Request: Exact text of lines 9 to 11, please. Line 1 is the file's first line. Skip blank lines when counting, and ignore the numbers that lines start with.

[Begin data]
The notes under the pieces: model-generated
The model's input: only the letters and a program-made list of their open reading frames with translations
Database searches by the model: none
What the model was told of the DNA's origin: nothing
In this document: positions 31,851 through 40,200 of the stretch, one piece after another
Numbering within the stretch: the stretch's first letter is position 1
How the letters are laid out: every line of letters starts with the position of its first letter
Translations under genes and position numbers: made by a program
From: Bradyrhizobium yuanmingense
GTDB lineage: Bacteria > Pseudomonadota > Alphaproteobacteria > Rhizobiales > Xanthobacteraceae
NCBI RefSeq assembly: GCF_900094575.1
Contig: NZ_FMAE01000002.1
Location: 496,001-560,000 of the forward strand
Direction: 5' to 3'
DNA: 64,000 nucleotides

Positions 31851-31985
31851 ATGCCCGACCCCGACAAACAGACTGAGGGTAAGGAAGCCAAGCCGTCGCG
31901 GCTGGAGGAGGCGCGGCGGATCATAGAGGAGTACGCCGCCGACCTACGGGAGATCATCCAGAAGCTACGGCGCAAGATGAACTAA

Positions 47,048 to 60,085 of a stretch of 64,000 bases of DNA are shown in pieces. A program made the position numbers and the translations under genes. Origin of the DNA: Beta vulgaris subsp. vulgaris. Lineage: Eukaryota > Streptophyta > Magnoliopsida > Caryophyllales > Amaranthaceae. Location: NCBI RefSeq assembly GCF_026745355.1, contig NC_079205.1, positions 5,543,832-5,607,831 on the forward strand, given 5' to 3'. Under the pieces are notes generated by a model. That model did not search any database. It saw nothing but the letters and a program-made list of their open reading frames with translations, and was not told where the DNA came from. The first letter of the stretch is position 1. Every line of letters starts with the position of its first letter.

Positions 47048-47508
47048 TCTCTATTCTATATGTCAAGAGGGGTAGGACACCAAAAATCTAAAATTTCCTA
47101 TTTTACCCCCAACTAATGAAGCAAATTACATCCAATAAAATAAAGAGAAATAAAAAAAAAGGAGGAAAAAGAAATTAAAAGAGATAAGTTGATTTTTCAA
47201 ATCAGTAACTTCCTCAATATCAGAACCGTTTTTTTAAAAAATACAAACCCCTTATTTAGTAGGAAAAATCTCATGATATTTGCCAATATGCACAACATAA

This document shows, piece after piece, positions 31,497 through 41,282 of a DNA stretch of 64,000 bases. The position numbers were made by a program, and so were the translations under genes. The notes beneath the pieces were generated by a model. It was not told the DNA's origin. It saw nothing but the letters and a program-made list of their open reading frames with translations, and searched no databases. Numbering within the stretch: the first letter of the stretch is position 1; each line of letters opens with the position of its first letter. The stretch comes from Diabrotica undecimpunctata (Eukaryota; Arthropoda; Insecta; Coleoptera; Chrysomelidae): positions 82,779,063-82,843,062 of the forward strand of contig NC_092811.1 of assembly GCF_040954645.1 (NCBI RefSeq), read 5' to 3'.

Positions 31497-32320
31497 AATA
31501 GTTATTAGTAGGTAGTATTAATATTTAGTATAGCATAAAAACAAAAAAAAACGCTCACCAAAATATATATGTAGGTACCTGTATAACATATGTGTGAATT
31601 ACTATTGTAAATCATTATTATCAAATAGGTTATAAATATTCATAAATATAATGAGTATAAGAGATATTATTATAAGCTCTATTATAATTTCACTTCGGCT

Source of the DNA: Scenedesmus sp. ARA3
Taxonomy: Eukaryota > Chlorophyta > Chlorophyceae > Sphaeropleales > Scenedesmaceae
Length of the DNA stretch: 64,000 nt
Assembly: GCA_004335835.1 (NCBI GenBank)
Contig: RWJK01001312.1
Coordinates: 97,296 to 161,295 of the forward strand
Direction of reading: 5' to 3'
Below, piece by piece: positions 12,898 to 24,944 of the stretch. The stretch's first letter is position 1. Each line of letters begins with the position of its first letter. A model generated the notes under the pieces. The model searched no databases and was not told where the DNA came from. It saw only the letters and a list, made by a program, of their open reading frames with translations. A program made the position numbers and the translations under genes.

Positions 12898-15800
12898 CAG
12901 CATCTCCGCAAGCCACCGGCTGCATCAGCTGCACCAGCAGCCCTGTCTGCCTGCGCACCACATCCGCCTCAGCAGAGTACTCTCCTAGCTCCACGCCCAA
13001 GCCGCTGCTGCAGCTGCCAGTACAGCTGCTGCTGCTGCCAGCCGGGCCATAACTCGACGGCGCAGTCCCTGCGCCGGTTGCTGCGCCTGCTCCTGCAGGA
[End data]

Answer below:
From: Bradyrhizobium yuanmingense
GTDB lineage: Bacteria > Pseudomonadota > Alphaproteobacteria > Rhizobiales > Xanthobacteraceae
NCBI RefSeq assembly: GCF_900094575.1